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New Report | The Backlash Against Civil Society Access and Participation at the United Nations

There are many different approaches States employ to keep critical voices out of multilateral spaces. ISHR’s new report outlines what these are and provides a road map for States and UN representatives to prevent and counter restrictions on civil society participation in UN processes.

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Civil society has the right to ‘unhindered access to and communication with international bodies’. However, that right is not being respected. ISHR’s new report, ‘The Backlash Against Civil Society Access and Participation at the United Nations‘ documents a broad range of obstacles faced by human rights defenders, from opaque bureaucracies and procedures to physical threats and attacks.

‘States decide who gets through the door,’ said ISHR’s Eleanor Openshaw. ‘States that fear calls for accountability and justice do what they can to prevent civil society access to and participation in UN spaces’.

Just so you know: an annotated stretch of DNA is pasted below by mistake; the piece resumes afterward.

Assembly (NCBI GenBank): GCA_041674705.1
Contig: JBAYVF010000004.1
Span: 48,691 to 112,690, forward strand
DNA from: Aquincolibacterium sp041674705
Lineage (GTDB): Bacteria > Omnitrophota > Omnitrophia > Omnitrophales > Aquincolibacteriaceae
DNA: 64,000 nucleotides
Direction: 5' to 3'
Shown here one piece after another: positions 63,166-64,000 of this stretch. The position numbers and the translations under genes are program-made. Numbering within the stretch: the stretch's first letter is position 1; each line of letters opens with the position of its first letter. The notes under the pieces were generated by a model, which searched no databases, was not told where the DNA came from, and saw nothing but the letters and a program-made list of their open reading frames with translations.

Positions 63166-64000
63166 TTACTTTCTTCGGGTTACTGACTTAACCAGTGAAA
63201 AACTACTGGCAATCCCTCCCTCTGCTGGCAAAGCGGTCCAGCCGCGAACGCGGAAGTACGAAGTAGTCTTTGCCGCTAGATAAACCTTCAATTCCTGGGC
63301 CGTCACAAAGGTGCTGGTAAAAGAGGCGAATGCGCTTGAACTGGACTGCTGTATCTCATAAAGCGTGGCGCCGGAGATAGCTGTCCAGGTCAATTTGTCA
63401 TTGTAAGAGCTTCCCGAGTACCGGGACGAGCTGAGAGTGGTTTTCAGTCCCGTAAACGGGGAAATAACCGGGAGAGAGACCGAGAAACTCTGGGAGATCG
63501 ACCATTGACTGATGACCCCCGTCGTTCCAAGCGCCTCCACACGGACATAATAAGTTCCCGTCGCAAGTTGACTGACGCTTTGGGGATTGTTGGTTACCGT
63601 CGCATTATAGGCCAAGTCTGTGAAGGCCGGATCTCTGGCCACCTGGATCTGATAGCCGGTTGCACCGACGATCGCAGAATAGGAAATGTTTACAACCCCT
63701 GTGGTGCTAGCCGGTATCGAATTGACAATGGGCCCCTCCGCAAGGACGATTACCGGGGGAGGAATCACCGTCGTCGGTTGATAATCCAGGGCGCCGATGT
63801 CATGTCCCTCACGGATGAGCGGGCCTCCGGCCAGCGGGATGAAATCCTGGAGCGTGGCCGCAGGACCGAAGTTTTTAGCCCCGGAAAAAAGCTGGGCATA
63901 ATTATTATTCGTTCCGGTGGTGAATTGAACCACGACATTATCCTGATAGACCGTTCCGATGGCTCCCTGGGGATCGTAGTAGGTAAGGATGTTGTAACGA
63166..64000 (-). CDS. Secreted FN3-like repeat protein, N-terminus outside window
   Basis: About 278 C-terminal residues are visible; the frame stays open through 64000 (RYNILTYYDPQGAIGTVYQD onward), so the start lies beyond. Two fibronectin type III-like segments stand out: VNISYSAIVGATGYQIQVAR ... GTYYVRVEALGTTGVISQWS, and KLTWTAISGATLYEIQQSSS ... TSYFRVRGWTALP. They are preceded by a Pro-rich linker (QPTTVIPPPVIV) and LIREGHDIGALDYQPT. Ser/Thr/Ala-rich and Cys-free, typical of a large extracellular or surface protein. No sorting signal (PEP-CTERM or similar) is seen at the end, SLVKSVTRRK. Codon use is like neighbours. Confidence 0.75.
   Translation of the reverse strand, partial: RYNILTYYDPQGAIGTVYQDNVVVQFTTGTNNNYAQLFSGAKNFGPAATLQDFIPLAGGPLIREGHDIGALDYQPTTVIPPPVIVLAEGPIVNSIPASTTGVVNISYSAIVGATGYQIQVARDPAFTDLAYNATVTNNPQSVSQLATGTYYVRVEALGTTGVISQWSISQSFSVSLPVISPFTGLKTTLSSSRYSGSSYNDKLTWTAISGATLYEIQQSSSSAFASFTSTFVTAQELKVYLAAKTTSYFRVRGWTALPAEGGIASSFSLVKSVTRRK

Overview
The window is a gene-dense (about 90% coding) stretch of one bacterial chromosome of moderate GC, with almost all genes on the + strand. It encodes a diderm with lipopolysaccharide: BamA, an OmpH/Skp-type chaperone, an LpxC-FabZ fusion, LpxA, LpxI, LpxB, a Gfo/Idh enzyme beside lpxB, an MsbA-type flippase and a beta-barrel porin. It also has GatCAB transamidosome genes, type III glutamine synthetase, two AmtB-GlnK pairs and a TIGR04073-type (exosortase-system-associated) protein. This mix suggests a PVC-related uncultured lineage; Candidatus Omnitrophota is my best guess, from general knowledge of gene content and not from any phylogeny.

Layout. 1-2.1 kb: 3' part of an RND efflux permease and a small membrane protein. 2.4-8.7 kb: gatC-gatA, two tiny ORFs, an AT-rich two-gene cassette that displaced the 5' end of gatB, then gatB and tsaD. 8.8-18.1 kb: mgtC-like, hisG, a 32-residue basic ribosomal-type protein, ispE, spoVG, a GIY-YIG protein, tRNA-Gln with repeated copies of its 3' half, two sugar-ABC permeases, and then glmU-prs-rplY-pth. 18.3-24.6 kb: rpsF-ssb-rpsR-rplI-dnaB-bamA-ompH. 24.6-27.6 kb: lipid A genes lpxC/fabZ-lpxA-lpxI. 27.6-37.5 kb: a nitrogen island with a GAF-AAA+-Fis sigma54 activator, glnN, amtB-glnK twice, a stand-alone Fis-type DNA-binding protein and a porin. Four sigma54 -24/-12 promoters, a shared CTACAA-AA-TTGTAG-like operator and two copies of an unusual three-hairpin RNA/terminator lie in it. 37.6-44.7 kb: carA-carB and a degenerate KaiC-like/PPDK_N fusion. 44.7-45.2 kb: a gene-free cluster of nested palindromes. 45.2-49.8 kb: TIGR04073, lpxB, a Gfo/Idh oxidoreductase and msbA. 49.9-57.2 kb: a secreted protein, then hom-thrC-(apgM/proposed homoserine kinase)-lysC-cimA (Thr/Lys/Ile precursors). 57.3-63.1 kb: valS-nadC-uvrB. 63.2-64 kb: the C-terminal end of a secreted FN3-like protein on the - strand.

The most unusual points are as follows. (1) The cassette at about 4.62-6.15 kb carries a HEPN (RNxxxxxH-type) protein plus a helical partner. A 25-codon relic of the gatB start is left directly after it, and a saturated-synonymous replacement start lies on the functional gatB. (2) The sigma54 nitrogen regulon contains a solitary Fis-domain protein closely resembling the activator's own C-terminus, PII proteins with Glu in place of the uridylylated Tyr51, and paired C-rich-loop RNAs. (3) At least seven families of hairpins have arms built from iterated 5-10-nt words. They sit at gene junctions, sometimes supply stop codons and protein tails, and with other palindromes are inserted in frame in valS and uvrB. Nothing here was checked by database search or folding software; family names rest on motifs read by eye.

Click on the video below to get an insight into the report:

Opaque practices and procedures provide covers for States seeking to block NGO entry. An NGO seeking to participate in a UN high-level event can be a victim of the ‘no-objection’ procedure. This is the means by which any State can veto their participation without being named or providing any justification.

‘The no-objection procedure is poorly defined, and provides no formal criteria for objections to NGO participation,’ said ISHR’s John Indergaard. ‘It’s carte blanche to exclude legitimate NGOs for illegitimate reasons.’

Even when civil society representatives make it into an actual UN building, they have been thrown out without explanation or asked to leave while events were ongoing. At some high-level events and committee meetings, NGO representatives have been barred from giving statements or bringing in documents related to their work.

Physical attacks and intimidation against those seeking to cooperate with the UN are well documented.

‘These restrictions and reprisals are all aimed at dissuading civil society participation,’ said Openshaw. ‘They need to be challenged in each and every case.’

‘The depth of the challenges humanity faces globally means that States should welcome the expertise and commitment of civil society, not block their entry to meet narrow political interests,’ Openshaw added. ‘The right of civil society to participate must be revindicated.’



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